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How can I use PHP to find the closest match?

Posted on 2009-12-30
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Last Modified: 2012-06-27
Due to some naming convention inconsistencies, I'm in a situation where I have a list of company names that I pulled from a database and an array of [alleged] matching companies.

I'm aware of the levenshtein() function, but that compares the characters, not the words as a whole. I need to make sure that when a word matches, it is given more weight than a similar matching word that is not exact.

For example, ABC Technology should match ABC Technologies in whatever solution you experts suggest.
Using levenshtein(), however, CBAtechnolygo would be a better match than 'ABC Technologies' because it is closer in letters instead of words.

Hopefully this makes sense. Does PHP have any functions that can help me with this problem?
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Question by:DVation191
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LVL 34

Expert Comment

by:Beverley Portlock
ID: 26145944
You need to accept that there is no perfect way of doing this, but you can improve the odds. For instance.

1. for comparison, convert all strings to the same case using strtoupper or strtolower - whichever you prefer

2. remove all non character data with preg_replace $a = preg_replace('/[^0-9A-Z]/', '', $data );  assuming you converted everything to uppercase

3. Chop them both to be the same length - whichever is shorter

4. Levenshtein the remaining strings and divide the distance by the length to get a number that allows more errors in a longer string.

Do this and run it against the dataset. Establish a cut-off value and print out the rejects. Adjust the cutoff value until you get a rejection/acceptance level you are happy with.
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Accepted Solution

by:
Beverley Portlock earned 1000 total points
ID: 26146195
Here you go, here is a fragment of some code from a working script and it works a little differently from what I described, but you'll get the idea.

I have added your examples as test data.

Read the warnings in http://www.php.net/similar_text
<?php



function test( $string1, $string2 ) {
     $t1 = strtoupper( $string1 );
     $t2 = strtoupper( $string2 );
     
     $t1 = preg_replace('/[^0-9A-Z]+/', '', $t1 );
     $t2 = preg_replace('/[^0-9A-Z]+/', '', $t2 );
     
     // Chop both to match the shortest
     //
     $len = ( strlen($t1) < strlen($t2) ) ? strlen($t1) : strlen($t2);
     
     $t1 = substr( $t1, 0, $len );
     $t2 = substr( $t2, 0, $len );

     // This can get VERY expensive on large string and the larger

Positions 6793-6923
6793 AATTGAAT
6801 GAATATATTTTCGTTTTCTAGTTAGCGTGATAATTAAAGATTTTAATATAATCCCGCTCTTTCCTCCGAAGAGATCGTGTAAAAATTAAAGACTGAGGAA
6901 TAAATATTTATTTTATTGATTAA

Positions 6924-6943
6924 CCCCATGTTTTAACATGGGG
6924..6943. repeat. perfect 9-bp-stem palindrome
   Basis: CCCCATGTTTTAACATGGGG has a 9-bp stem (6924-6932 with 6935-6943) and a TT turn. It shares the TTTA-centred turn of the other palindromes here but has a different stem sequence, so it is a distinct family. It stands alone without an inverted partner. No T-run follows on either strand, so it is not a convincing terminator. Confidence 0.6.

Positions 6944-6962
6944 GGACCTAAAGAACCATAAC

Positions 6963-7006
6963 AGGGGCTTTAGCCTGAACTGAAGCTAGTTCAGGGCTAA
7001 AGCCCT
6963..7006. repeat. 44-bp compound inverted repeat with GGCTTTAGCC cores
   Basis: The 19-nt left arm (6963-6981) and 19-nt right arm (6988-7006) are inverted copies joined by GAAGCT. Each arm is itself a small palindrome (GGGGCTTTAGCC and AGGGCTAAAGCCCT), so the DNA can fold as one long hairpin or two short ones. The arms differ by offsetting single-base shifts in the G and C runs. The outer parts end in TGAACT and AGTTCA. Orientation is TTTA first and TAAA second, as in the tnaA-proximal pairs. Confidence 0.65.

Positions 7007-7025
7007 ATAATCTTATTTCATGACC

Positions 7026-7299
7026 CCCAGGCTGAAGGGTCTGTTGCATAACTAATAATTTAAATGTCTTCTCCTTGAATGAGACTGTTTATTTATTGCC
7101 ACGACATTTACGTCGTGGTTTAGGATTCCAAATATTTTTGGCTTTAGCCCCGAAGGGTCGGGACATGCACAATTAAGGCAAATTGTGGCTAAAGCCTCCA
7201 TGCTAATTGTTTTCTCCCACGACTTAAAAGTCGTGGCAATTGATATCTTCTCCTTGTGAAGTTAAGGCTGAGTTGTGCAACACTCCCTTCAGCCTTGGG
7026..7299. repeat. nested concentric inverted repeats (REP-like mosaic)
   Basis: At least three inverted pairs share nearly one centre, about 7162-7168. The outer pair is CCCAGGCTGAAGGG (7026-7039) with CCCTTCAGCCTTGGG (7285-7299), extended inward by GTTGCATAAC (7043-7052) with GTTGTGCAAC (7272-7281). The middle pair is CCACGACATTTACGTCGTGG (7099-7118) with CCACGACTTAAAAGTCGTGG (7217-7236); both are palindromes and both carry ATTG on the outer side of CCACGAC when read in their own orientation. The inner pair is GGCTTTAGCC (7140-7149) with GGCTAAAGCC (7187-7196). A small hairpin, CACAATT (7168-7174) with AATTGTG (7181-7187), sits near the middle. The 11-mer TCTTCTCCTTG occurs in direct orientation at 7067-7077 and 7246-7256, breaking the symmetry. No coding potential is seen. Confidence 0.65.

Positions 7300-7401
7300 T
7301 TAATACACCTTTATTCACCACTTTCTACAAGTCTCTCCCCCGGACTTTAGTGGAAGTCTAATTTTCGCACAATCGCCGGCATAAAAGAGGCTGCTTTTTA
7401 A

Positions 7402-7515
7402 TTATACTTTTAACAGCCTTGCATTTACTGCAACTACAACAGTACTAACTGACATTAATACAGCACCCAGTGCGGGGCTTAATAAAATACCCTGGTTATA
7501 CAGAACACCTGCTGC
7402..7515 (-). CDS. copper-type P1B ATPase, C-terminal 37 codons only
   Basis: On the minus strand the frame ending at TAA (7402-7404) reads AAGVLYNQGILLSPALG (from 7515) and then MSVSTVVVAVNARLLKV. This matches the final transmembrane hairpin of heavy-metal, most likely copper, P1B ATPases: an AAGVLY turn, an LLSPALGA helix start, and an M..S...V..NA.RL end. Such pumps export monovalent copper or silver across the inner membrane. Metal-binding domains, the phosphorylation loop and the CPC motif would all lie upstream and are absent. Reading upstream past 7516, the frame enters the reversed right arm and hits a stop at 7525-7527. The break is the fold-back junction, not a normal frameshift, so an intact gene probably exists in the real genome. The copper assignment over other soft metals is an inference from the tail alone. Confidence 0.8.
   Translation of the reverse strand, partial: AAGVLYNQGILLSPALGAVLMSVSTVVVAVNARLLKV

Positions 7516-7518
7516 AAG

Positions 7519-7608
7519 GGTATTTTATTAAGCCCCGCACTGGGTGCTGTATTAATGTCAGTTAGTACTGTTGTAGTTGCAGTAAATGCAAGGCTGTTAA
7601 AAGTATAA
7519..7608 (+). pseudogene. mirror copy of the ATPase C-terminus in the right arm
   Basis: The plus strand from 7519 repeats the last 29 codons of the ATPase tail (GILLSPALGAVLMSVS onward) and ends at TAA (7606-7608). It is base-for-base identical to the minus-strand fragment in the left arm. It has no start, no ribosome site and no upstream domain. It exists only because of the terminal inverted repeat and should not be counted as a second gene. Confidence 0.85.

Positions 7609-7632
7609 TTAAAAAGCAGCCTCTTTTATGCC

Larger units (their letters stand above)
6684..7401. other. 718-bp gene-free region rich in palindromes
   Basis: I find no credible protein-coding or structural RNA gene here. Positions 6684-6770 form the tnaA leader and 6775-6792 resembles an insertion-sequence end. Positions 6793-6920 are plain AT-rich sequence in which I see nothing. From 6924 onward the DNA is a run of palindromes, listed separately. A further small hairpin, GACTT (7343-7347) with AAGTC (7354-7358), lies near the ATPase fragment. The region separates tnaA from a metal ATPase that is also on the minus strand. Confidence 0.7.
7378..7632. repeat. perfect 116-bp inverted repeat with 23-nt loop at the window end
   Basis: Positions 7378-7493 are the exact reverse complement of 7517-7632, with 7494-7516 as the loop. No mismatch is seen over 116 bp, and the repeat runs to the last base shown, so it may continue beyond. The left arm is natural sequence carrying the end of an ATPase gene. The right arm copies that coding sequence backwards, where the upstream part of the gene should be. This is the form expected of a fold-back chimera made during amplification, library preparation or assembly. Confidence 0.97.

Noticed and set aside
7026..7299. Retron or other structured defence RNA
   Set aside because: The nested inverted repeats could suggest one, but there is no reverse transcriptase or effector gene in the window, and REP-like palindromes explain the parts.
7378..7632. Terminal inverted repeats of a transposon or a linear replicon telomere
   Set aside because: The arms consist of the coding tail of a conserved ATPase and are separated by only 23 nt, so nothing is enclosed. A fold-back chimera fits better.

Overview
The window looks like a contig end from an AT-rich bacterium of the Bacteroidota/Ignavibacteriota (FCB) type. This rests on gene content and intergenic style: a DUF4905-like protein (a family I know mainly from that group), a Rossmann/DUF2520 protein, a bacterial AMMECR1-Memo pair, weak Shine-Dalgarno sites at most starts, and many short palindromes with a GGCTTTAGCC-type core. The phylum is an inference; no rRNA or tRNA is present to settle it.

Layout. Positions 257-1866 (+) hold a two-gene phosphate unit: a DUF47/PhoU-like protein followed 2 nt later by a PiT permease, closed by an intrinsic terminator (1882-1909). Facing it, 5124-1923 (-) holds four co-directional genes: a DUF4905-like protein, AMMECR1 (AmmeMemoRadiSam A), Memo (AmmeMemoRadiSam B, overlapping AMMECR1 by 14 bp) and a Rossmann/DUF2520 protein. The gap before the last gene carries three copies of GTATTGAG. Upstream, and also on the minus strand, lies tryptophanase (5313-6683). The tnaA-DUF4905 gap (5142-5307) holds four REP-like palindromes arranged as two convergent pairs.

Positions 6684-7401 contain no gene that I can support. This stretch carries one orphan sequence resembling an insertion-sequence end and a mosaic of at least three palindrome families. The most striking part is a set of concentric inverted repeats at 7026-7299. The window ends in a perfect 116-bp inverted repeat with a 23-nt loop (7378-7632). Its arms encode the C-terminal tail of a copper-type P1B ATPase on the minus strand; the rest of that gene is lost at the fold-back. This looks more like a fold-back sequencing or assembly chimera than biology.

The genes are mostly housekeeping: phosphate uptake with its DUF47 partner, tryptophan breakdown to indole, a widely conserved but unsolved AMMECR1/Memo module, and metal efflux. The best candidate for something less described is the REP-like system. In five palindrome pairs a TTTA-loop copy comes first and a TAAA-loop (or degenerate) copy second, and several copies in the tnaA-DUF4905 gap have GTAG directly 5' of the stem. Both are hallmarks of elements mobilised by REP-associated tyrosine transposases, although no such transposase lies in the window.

// the string the worse it gets
     //
     $p = 0;
     similar_text( $t1, $t2, $p );

     // $p is a percentage, the bigger the levenshtein the worse the match
     // therefore dividing the percentage by the distance gives a factor
     //
     $factor = $p / levenshtein( $t1, $t2 );

     // Replace this with "return $factor". This is just for testing
     //
     echo "Factor is $factor for '$string1' and '$string2'<br/>";
}


test("ABC Technology", "ABC Technologies");
test("ABC Technology", "CBAtecnolygo");
test("ABC", "ZXY");

?>

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LVL 34

Expert Comment

by:Beverley Portlock
ID: 26146239
Just realised I made a mistake when copying the code. Use this fragment, not the previous one.

Sorry...
<?php



function test( $string1, $string2 ) {
     $t1 = strtoupper( $string1 );
     $t2 = strtoupper( $string2 );
     
     $t1 = preg_replace('/[^0-9A-Z]+/', '', $t1 );
     $t2 = preg_replace('/[^0-9A-Z]+/', '', $t2 );
     
     // Chop both to match the shortest
     //
     $len = ( strlen($t1) < strlen($t2) ) ? strlen($t1) : strlen($t2);
     
     $t1 = substr( $t1, 0, $len );
     $t2 = substr( $t2, 0, $len );

     // This can get VERY expensive on large string and the larger
     // the string the worse it gets
     //
     $p = 0;
     similar_text( $t1, $t2, $p );

     // $p is a percentage, the bigger the levenshtein the worse the match
     // therefore dividing the percentage by the distance gives a factor
     //
     $factor = levenshtein( $t1, $t2 );
     if ( $factor == 0 )
          $factor = $p;
     else
          $factor = $p / $factor;     

     // Replace this with "return $factor". This is just for testing
     //
     echo "Factor is $factor for '$string1' and '$string2'<br/>";
}


test("ABC Technology", "ABC Technologies");
test("ABC Technology", "CBAtecnolygo");
test("ABC", "ZXY");

?>

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LVL 111

Expert Comment

by:Ray Paseur
ID: 26146338
Consider adding these three functions together:

soundex()
metaphone()